Presently the park includes nearly 20,000 acres (80 km²) and receives over 3 million recorded visits each year. Flooding continues to threaten historical structures on the canal and attempts at restoration. The Park Service has re-watered portions of the canal, but the majority of the canal does not have water in it.

Today the park is a popular getaway for Washington residents. The towpath is popular with bikers and joggers. Fishing and boating are popular in the re-watered portions, and whitewater kayakers tackling the world class rapids of the Potomac sometimes use the canal to shuttle upstream. The park offers rides on two reproduction canal boats, the Georgetown and the Charles F. Mercer, during the spring, summer and autumn. The boats are pulled by mules and park rangers in historical dress work the locks and boat while presenting a historical program.

Locks and engineering

To build the canal, the C&O Canal Company utilized a total of 74 lift locks that raised the canal from sea level at Georgetown to 610 feet (190 m) at Cumberland.[13] Eleven stone aqueducts were built to carry the canal over the Potomac's tributaries. In addition, seven dams were built to supply water to the canal, waste weirs to control water flow, and 200 culverts to carry roads and streams underneath the canal. An assortment of lockhouses, bridges, and stop gates were also constructed along the canal's path.[13]

One of the most impressive engineering features of the canal is the Paw Paw Tunnel, which runs for 3,118 feet (950 m) under a mountain.[13] Built to save six miles (10 km) of construction around the obstacle, the 3/4-mile tunnel used over six million bricks. The tunnel took almost twelve years to build; in the end, the tunnel was only wide enough for single lane traffic.[15]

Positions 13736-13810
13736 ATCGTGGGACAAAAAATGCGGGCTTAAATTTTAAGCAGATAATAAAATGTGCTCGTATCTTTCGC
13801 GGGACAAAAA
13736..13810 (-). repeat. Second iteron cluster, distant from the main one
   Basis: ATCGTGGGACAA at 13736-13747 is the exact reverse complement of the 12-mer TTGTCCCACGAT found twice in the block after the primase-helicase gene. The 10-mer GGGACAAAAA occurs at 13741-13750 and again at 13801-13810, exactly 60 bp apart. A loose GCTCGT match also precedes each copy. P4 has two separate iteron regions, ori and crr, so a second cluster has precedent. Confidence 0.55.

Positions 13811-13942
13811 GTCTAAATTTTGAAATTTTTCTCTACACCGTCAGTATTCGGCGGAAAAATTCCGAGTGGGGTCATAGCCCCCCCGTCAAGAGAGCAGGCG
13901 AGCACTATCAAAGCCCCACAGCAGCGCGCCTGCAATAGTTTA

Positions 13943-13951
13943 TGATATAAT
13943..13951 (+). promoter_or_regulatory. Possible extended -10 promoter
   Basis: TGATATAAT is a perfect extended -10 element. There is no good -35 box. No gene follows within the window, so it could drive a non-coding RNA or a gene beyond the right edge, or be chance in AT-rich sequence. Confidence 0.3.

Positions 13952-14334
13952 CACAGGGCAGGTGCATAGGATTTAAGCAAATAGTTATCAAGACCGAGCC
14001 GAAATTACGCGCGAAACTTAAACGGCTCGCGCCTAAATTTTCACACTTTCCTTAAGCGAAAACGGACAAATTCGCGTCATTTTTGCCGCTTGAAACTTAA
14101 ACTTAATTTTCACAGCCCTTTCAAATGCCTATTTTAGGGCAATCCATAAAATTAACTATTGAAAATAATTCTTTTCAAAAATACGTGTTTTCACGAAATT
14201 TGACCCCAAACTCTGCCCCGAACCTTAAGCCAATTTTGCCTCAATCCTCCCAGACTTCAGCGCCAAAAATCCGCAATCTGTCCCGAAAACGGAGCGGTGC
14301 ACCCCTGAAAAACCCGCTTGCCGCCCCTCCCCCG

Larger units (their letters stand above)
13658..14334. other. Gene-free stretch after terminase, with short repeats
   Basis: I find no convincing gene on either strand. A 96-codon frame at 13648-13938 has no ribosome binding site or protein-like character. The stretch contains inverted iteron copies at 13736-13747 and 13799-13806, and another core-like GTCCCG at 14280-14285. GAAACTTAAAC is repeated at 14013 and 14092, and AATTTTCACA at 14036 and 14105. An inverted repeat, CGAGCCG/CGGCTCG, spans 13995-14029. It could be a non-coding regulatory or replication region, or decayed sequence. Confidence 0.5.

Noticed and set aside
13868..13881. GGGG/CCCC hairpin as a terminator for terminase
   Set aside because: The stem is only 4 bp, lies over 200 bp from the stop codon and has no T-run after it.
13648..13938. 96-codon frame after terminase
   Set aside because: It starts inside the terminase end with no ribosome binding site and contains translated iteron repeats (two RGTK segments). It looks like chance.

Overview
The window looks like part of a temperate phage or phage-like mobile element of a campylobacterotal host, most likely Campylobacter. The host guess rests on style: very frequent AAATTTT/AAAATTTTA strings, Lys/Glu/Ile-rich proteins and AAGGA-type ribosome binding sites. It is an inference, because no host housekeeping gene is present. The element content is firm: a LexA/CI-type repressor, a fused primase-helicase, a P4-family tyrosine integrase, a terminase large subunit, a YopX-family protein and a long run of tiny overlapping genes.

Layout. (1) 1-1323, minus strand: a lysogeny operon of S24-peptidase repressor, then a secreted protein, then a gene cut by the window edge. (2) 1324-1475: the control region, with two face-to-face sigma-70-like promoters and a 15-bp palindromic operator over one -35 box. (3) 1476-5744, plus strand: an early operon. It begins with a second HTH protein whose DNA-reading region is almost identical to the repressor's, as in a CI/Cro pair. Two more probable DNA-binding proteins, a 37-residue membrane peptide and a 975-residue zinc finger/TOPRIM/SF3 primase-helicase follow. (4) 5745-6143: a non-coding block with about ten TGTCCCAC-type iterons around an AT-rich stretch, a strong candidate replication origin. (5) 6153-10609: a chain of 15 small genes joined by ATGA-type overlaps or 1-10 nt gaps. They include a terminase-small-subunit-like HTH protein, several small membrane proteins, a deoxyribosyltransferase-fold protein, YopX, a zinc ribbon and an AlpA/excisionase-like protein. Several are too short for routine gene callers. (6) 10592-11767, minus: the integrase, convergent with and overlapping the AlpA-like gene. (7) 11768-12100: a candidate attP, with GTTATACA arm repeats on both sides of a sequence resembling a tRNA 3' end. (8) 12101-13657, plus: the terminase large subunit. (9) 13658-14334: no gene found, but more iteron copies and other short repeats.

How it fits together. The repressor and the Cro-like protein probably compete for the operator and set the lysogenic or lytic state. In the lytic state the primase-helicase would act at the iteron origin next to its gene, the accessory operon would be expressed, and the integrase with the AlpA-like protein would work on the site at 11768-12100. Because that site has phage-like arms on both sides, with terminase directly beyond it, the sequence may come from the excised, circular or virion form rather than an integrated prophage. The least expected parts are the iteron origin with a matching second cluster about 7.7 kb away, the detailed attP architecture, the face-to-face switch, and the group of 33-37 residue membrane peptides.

Points of interest

38°54′14.5″N 77°3′31″W / 38.904028°N 77.05861°W / 38.904028; -77.05861 (C&O Canal - Georgetown Visitor Center, Lock 1)

See also


  1. ^ Hahn, 1.
  2. ^ a b c d e Lynch, John A.. "Justice Douglas, the Chesapeake & Ohio Canal, and Maryland Legal History". University of Baltimore Law Forum 35 (Spring 2005): 104–125 
  3. ^ a b Coordinates of Lock 1: 38°54′14″N 77°03′27″W / 38.9039585°N 77.0574778°W / 38.9039585; -77.0574778 (Lock 1 of C&O Canal)
  4. ^ a b Coordinates of tidewater lock: 38°54′00″N 77°03′28″W / 38.8998673°N 77.0578507°W / 38.8998673; -77.0578507 (tidewater lock)
  5. ^ a b Hahn, 6.
  6. ^ ""The Canal Connection" marker". The Historical Marker Database. Retrieved 2011-03-02. 
  7. ^ "Washington City Canal: Plaque beside the Lockkeeper's House marking the former location of in Washington, D.C.". Memorials, monuments, statues & other outdoor art in the Washington D.C. area & beyond, by M. Solberg. Retrieved 2011-03-02. 
  8. ^ ""The Washington City Canal" marker". The Historical Marker Database. Retrieved 2011-03-02. 
  9. ^ ""Lock Keeper’s House" marker". The Historical Marker Database. Retrieved 2011-03-02. 
  10. ^ a b Coordinates of lock keeper's house: 38°53′31″N 77°02′23″W / 38.8919305°N 77.0397498°W / 38.8919305; -77.0397498 (Lockkeeper's house from Washington branch of the Chesapeake and Ohio Canal)